Judith Malina on The Kenning Anthology of Poets Theater by kenning [WorldCat.org]
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The Kenning anthology of poets theater 1945-1985

by Kevin Killian; David Brazil, (Poet);

  Print book : Drama

Judith Malina on The Kenning Anthology of Poets Theater   (2010-02-27)


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by kenning

This is a great book! Here are the poets, the great modern poets who have given us our language, our imagery, our style—plunging us into their theater: John Ashbery’s The Heroes, with its classical echo in Ashbery’s singular idiom, which The Living Theatre produced in 1952; Bunny Lang’s marvelous re-invention of English phrases, which The Poets Theatre at Cambridge so boldly produced; Frank O’Hara’s The Houses at Falling Hanging, which inspired a whole generation of poet-playwrights; the stylist Schuyler, our blustering hero Corso, the magical Duncan; their names themselves are poetry. Michael McClure read me his poem play The Feast with vocalizations beyond words—in the sense of outstripping them. The Living Theatre produced VKTMS, McClure’s Oedipal drama in 1988, a highpoint in poetical theatre. Kenneth Koch, magisterial leader of the new poetry and teacher of the art; Diane di Prima, the legendary strong woman’s voice among the poets; Jackson Mac Low, whose The Marrying Maiden, at The Living Theater in 1960, overthrew all the rules of theatre, playing Cagean chance against the hexagrams of the I Ching, with a pair of dice ordering the action; Amiri Baraka, world famous Revolutionary playwright, author of the masterpiece, Dutchman; Anne Waldman, beloved high priestess of Poetry, who is here represented by The Stoop, a poem of the 60’s, and who now carries forward the banner of poetic theatre in her new play, Red/Noir, to open in The Living Theatre in December 2009.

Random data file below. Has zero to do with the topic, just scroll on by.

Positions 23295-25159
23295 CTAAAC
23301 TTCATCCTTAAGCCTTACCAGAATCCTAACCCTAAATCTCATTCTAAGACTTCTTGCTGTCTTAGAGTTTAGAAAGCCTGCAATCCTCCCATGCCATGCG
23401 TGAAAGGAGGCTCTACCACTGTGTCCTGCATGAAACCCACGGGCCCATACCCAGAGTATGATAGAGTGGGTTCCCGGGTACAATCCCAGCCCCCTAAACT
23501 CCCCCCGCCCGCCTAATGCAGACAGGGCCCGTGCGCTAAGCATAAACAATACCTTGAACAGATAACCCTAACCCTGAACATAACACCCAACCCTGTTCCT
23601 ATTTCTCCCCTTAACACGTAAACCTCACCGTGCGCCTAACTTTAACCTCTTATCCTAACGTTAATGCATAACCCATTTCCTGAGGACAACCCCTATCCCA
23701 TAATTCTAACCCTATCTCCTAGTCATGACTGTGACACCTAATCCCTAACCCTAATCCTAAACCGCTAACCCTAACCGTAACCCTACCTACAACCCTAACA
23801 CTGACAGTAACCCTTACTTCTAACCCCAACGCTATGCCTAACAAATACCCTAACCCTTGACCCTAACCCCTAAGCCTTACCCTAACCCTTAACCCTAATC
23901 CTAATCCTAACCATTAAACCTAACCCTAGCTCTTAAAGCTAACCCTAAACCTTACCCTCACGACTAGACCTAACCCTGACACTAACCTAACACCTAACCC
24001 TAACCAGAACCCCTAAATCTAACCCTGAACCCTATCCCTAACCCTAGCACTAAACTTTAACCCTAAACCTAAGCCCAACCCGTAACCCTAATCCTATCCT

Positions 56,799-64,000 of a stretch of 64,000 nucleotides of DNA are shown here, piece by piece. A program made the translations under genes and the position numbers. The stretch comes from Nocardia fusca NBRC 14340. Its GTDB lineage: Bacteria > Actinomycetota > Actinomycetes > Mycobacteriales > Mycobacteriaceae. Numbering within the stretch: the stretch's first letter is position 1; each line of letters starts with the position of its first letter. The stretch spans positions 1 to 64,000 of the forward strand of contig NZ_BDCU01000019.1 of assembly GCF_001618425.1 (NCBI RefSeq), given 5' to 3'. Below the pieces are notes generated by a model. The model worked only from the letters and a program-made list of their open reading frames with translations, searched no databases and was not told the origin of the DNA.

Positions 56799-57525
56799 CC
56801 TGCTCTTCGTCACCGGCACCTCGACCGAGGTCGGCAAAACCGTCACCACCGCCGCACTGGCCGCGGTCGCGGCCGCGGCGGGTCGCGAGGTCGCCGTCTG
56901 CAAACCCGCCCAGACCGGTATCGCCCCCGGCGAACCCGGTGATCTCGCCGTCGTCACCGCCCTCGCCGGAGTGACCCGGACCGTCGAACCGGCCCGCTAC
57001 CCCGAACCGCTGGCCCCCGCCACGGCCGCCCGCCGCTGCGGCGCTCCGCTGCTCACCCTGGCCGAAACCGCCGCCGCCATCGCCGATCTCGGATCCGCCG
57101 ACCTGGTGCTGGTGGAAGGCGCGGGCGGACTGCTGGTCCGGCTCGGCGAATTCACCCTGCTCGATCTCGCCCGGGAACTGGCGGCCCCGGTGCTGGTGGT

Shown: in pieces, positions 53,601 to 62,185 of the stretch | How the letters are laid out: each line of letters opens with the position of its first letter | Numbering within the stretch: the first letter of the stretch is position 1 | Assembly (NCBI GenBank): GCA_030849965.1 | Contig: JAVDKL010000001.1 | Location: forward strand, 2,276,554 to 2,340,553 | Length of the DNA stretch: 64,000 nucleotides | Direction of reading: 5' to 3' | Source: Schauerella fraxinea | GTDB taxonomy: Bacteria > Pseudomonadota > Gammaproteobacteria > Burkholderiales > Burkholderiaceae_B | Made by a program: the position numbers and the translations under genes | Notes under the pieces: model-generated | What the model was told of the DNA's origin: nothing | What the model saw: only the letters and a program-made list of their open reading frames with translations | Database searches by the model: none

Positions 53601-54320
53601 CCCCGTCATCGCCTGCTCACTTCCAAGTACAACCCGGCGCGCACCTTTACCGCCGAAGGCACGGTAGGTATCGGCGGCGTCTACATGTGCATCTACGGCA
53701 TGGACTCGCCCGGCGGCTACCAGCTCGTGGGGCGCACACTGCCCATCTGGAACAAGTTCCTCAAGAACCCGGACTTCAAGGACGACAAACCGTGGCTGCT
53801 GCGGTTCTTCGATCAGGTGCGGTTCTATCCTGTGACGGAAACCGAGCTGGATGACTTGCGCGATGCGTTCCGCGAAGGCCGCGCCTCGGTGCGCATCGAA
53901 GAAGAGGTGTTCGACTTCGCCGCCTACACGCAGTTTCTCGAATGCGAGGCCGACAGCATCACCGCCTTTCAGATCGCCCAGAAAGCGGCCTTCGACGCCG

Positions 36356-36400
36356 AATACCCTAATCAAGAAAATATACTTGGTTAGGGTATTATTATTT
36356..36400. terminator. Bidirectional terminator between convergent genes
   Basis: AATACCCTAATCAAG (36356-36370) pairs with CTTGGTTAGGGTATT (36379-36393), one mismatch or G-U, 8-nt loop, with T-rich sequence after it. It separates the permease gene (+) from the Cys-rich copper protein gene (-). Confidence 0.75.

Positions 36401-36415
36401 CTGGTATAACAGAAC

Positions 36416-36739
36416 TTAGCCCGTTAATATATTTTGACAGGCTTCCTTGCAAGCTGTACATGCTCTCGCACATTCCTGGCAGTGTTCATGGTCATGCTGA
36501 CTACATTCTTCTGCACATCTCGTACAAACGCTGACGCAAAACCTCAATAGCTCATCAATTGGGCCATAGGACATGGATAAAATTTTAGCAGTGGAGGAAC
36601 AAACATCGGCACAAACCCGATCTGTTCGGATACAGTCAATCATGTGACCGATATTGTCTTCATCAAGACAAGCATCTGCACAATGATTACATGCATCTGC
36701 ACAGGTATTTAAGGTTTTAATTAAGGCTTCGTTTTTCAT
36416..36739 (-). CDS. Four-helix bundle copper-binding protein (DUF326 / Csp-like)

So many more are contained in this treasure of a book. For these are the very creators of our art—and though the fickle theater has sometimes betrayed them, they remain the foundation of our hope that the theatre of poetry lives today—and will flourish tomorrow if our planet is to be saved from oblivion.



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